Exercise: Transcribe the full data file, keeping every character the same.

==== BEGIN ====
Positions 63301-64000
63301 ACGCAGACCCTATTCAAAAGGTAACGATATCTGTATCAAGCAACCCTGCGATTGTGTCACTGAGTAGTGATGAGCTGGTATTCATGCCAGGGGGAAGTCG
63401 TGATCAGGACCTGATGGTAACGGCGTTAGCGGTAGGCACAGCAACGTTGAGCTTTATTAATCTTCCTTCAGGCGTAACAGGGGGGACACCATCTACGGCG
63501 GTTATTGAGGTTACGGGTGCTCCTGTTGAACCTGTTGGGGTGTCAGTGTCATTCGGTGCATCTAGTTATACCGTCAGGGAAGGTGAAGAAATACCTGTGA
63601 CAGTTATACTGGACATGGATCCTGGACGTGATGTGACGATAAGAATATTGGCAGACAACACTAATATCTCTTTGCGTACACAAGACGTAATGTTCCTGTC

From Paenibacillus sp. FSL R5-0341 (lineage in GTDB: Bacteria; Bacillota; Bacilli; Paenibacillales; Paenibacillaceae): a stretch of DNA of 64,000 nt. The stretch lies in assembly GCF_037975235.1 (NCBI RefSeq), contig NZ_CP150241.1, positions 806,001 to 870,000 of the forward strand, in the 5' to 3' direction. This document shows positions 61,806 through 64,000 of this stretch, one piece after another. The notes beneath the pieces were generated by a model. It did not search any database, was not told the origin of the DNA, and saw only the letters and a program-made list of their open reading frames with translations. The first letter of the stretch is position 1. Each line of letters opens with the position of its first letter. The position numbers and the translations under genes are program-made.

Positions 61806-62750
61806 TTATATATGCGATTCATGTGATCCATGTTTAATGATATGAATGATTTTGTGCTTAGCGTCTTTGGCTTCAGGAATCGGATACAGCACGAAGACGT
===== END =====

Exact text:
Positions 63301-64000
63301 ACGCAGACCCTATTCAAAAGGTAACGATATCTGTATCAAGCAACCCTGCGATTGTGTCACTGAGTAGTGATGAGCTGGTATTCATGCCAGGGGGAAGTCG
63401 TGATCAGGACCTGATGGTAACGGCGTTAGCGGTAGGCACAGCAACGTTGAGCTTTATTAATCTTCCTTCAGGCGTAACAGGGGGGACACCATCTACGGCG
63501 GTTATTGAGGTTACGGGTGCTCCTGTTGAACCTGTTGGGGTGTCAGTGTCATTCGGTGCATCTAGTTATACCGTCAGGGAAGGTGAAGAAATACCTGTGA
63601 CAGTTATACTGGACATGGATCCTGGACGTGATGTGACGATAAGAATATTGGCAGACAACACTAATATCTCTTTGCGTACACAAGACGTAATGTTCCTGTC

From Paenibacillus sp. FSL R5-0341 (lineage in GTDB: Bacteria; Bacillota; Bacilli; Paenibacillales; Paenibacillaceae): a stretch of DNA of 64,000 nt. The stretch lies in assembly GCF_037975235.1 (NCBI RefSeq), contig NZ_CP150241.1, positions 806,001 to 870,000 of the forward strand, in the 5' to 3' direction. This document shows positions 61,806 through 64,000 of this stretch, one piece after another. The notes beneath the pieces were generated by a model. It did not search any database, was not told the origin of the DNA, and saw only the letters and a program-made list of their open reading frames with translations. The first letter of the stretch is position 1. Each line of letters opens with the position of its first letter. The position numbers and the translations under genes are program-made.

Positions 61806-62750
61806 TTATATATGCGATTCATGTGATCCATGTTTAATGATATGAATGATTTTGTGCTTAGCGTCTTTGGCTTCAGGAATCGGATACAGCACGAAGACGT